Boston, MA 02114
Purpose: To continue the work of the Prostate PORT (HS06336, see next page) for 5 more years. The goals of the project are (1) to define the current pattern of screening, diagnosis, and treatment of prostate disease among primary care physicians and urologists; (2) to better define the effectiveness and cost of screening for carcinoma of the prostate with the tumor marker prostate specific antigen (PSA); (3) to better define the effectiveness of aggressive treatment of clinically localized prostate cancer with radical prostatectomy or radiation therapy; and (4) to define and optimize outcomes for men with prostatic diseases seen in primary care settings. The study includes a physician survey, a multiinstitutional retrospective cohort study, a comparison of population-based rates of metastatic disease and death in two states, and a randomized trial of an educational program for patients and physicians.

Randomized Trial of the SDP for Patients with BPH
Grant/Contract Number: HS06540
Project Period: 08/91-07/95
Principal Investigator: Michael J. Barry, M.D.
Institution: Massachusetts General Hospital
Boston, MA 02114
Purpose: To evaluate the efficacy of Shared Decision Making Procedure (SDP), an interactive educational program to educate men about benign prostatic hyperplasia (BPH) and the available treatment alternatives. More specifically, the study determined whether SDP use led to improved health and well being, greater patient willingness to participate in treatment decisions, a change in treatment decisions, greater patient satisfaction with both the decisions made and the process of decision making, and more weight in decision making placed on patient preferences.

TURP Versus Open Prostatectomy or Nonoperative Treatments
Grant/Contract Number: HS06689
Project Period: 01/92-04/93
Principal Investigator: Abraham T.K. Cockett, M.D.
Institution: American Urological Association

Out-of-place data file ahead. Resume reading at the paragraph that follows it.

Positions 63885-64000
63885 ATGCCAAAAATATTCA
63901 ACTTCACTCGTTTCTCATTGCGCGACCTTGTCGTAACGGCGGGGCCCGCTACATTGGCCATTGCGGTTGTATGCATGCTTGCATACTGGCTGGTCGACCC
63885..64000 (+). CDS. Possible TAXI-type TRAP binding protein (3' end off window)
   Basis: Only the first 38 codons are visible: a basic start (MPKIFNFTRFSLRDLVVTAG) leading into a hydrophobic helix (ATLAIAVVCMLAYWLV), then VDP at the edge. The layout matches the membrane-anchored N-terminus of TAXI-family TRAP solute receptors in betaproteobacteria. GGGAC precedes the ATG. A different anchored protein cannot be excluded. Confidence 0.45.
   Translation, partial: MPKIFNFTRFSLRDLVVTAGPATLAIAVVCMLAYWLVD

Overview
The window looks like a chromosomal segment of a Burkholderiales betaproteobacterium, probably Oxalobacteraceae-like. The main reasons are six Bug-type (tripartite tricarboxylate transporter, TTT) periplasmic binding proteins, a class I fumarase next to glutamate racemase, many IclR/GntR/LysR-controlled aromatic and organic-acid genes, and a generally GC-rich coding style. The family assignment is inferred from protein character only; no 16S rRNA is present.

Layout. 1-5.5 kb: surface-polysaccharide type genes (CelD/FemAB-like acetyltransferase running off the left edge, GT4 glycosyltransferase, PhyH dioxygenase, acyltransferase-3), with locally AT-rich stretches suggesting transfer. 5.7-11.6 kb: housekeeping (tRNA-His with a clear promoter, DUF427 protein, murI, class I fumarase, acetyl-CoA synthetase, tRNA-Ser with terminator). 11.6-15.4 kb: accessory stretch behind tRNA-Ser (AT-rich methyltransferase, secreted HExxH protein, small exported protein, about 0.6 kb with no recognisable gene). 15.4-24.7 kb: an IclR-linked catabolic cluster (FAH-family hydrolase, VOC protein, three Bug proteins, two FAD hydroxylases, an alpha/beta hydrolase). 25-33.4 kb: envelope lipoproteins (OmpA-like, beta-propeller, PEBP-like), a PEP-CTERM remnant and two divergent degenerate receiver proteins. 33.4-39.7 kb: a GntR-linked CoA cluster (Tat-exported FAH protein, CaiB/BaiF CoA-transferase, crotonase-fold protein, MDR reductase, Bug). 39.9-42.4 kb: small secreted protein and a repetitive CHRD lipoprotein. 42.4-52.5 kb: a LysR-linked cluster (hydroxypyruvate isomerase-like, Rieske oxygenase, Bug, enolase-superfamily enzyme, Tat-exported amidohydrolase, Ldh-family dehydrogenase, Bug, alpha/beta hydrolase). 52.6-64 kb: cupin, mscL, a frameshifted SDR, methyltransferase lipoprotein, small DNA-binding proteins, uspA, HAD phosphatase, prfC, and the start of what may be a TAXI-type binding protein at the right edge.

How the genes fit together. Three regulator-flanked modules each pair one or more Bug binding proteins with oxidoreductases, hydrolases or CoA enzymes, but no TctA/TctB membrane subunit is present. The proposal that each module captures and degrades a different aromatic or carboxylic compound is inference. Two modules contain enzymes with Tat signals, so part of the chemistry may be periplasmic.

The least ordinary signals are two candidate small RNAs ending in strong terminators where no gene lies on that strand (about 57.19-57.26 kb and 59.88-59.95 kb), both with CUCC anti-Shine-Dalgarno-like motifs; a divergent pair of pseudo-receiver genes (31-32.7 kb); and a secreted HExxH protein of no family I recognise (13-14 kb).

Baltimore, MD 21201
Purpose: To compare treatment strategies for benign prostatic hyperplasia (BPH). More specifically, the study aimed to (1) "rule out" a higher mortality among men treated with transurethral prostatectomy (TURP) compared with open prostatectomy or a strategy of nonoperative treatment; (2) establish the relative effectiveness of a drug treatment (alpha blockade), balloon dilation, and expectant management compared with TURP; (3) compare the relative effectiveness of TURP versus open prostatectomy; and (4) determine whether delayed intervention or other clinically useful predictors are associated with unsatisfactory outcomes. This project provided critical information for the development of guidelines for BPH treatment.

Assessing Therapies for Benign Prostatic Hypertrophy and Localized Prostate Cancer (PORT)
Grant/Contract Number: HS06336
Project Period: 09/89-02/95
Principal Investigator: John E. Wennberg, M.D., M.P.H.
Institution: Dartmouth Medical School
Hanove, NH 03755-3863
Purpose: To assess diagnostic and therapeutic interventions for benign prostatic hyperplasia (BPH) and localized adenocarcinoma of the prostate. The study aimed to (1) identify and describe the use of existing and emerging technologies, (2) identify the full spectrum of relevant patient outcomes, (3) build decision models that provide a framework for evaluating alternative treatment theories and practice, (4) establish probabilities of the various outcomes associated with alternative treatments, and (5) develop models predicting patient satisfaction or dissatisfaction with their ultimate outcome state. The findings were published to aid patients and their physicians in making better clinical decisions.